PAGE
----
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Absolutely No One Has Perfect Christian Theology

I offered one of my “Quotes ” recently that was understandably misinterpreted. The quote was…

“Every saved Christian that has ever lived has had some error in their theology.”

This brief statement was followed by: “A Biblical Christian worldview perspective – God is too big, life is too nuanced, the Bible too complex and, in some cases, a flat-out mystery for that not to be the case. Christians are held accountable for what we know, not what we don’t know. And, even in those areas where we know we are continuing to sin, God has provided a solution through grace, not works, based on a heart change, not the law (Gal. 2:16) so that we can come to Him as filthy rags (Isa. 64:6) and be forgiven and saved (Eph. 2:8-9Rom. 10:9) for eternity. 

Breaking This Quote Down…

God – The Lord is too big, too wise, too perfect, and all-knowing for mankind to think we can understand all that He is trying to tell us (Ecc. 8:16-17, Ps. 145:3, Isa 55:8-9, Rom 11:33-34). 

Life – We live in a sin-cursed world that puts a cloud over truth and, consequently, over perfection in theology (Ecc 7:20, Rom 3:23, 1 Cor 13:12).

Bible – As God is complex, His Word can also be nuanced and difficult to understand in certain areas of theology. There is a reason why thousands of books have been written trying to interpret the Bible. Further, multiple translations exist, as do hundreds of Christian denominations. Even churches within the same denomination have differing views on matters of faith and conduct. If the Bible is without error in its original autographs (which I believe it is), then man’s inability to clearly comprehend its interlocking teachings can only be explained by its complexity. To admit the Bible is complex and nuanced is not a discredit, either to the Author or the Work. It is an acknowledgment of God’s supremacy and man’s lack of intellectual abilities. Finally, in those areas where God does make His commands clear, but not His underlying rationale, it calls the believer to accept the Lord, by faith alone rather than by sight (Eph 2:8-9, 2 Cor 5:7).

Secondary Theology

We need to be humble enough to accept the reality that some of the secondary points of Biblical Christian theology will not be clarified on this side of the grave.

  • There are many Biblical Christians who believe the Bible teaches capital punishment and others disagree.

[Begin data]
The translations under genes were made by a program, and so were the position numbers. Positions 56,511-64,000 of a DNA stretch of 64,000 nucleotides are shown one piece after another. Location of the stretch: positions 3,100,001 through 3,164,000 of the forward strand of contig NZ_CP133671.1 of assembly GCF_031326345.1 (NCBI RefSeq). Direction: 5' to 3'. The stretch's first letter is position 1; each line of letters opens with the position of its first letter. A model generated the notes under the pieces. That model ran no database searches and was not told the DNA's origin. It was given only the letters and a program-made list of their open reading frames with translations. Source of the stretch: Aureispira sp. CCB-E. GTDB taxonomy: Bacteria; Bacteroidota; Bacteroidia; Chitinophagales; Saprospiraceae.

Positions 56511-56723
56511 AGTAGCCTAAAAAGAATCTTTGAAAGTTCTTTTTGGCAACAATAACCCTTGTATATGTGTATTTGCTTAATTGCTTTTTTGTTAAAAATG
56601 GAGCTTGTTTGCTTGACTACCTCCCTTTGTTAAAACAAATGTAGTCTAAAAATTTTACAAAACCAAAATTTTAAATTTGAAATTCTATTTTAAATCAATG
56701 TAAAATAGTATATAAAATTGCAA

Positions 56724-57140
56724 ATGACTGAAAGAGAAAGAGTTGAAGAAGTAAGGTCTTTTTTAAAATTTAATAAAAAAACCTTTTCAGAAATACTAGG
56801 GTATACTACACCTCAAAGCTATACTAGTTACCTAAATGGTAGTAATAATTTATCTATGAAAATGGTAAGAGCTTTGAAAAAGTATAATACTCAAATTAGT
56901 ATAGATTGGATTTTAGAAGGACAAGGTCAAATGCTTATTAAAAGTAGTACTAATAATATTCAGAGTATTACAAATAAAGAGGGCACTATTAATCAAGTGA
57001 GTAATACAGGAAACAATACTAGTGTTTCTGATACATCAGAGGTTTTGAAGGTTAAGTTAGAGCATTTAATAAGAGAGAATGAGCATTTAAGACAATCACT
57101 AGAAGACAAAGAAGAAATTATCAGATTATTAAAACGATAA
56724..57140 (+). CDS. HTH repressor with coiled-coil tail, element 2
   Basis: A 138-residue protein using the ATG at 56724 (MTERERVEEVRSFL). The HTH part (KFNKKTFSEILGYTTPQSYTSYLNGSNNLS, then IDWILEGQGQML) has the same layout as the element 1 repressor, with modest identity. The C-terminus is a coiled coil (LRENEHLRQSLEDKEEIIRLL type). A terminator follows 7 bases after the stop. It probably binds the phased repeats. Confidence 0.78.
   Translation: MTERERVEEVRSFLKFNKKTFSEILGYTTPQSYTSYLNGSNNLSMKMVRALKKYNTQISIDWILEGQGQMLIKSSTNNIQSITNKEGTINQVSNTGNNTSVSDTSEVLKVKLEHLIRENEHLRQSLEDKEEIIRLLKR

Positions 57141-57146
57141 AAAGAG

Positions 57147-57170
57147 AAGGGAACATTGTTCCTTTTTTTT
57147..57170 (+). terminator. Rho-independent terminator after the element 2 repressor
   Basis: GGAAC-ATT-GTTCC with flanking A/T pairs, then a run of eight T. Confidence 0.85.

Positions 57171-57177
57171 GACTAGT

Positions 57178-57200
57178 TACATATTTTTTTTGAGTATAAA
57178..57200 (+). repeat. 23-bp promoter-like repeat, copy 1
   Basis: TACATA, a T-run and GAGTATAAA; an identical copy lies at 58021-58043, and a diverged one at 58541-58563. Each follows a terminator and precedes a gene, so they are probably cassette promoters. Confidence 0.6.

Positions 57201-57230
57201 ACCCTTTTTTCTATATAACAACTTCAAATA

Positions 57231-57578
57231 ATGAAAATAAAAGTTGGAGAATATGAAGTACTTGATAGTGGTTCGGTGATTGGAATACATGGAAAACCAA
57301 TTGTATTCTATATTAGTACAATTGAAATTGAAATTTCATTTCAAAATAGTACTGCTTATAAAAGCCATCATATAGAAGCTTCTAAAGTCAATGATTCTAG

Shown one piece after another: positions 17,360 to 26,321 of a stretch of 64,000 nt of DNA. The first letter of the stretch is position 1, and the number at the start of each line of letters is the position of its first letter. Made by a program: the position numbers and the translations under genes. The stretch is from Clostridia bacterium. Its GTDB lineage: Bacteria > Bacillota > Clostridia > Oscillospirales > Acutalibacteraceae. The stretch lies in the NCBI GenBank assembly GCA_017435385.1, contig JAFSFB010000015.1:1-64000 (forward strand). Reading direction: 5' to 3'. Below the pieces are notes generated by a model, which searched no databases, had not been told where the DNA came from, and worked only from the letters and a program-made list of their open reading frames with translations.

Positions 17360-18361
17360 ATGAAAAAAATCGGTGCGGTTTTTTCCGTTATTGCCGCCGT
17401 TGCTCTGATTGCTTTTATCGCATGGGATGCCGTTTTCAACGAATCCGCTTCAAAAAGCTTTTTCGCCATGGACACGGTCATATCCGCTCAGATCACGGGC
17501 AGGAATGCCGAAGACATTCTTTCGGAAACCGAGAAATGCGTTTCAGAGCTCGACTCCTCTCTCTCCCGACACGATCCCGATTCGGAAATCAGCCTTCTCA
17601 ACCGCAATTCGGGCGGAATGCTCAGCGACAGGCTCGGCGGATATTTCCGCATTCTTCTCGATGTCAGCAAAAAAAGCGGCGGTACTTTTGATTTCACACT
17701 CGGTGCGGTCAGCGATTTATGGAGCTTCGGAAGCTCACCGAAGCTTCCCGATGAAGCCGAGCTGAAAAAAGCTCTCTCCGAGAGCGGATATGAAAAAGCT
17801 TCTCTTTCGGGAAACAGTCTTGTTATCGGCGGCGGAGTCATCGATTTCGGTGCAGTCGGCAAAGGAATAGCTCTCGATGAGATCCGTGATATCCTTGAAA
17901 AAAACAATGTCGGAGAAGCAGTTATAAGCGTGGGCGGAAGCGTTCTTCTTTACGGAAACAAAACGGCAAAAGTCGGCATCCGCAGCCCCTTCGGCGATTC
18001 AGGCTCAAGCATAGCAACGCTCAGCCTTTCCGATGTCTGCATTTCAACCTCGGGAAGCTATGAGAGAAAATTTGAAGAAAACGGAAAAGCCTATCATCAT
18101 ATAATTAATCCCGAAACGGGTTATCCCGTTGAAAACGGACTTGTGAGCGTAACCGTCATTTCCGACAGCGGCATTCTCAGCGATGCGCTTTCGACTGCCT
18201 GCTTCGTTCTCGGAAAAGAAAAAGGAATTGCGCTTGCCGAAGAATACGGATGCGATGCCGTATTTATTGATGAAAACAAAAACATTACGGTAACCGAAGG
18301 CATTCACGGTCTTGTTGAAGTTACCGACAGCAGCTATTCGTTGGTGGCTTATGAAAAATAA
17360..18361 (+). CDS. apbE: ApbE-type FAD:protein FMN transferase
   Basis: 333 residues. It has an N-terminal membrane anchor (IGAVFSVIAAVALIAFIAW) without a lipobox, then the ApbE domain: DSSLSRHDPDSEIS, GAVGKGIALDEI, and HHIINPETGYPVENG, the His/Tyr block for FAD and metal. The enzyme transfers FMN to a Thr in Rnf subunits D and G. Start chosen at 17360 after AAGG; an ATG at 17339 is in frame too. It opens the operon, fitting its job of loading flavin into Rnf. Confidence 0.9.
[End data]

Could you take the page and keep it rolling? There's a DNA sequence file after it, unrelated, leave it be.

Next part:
• There are those who believe worship should be with, and others without musical instruments.
  • There are many who accept abortion and assisted suicide in certain situations as a reality within a sin-cursed world.
  • Some believe sprinkling and others emersion as acceptable baptismal practices.
  • There are believers who totally limit women from even praying from the pulpit much less preaching. Others see that as a past cultural norm that is no longer significant.
  • Many accept that God decided from eternity past who will enter the Kingdom of Heaven while others believe man has a free will choice.
  • Concurrently, some believe in once-saved-always-saved while others put a broader emphasis on mankind’s recidivism.
  • Some believe in a high frequency of miracles in everyday life while others see these as rare.

This list can go on and on and I have expressed my opinion on each and every one of the contrasting views above. As convicted as each of us may be in our own opinions or denominational views, the fact is, none of these will keep one from entering Heaven. God may challenge our views and work toward affirming some and rejecting others but that should not create divisiveness among born-again Christians (John 16:33, Prov 17:40, Eph 4:32). On the other hand, we should be respectful but fearless in expressing the core points of our Biblical Christian theology since they impact our eternal future.

Conclusion

So, my quote on the reality that we all have errors in our Christian beliefs was not meant to include core theology that sets one on either the narrow or broad path at death (Matt 7:13-14). Instead, it was intended to refer to secondary doctrines where we need to show grace to those who fall outside our narrow, often sheltered denominational beliefs. We will have eternity to sit at the feet of the Father and the Son, asking questions and getting clarification on what we were convinced was our perfect Christian theology.


AuthorJeff Hilles | BCWorldview.org

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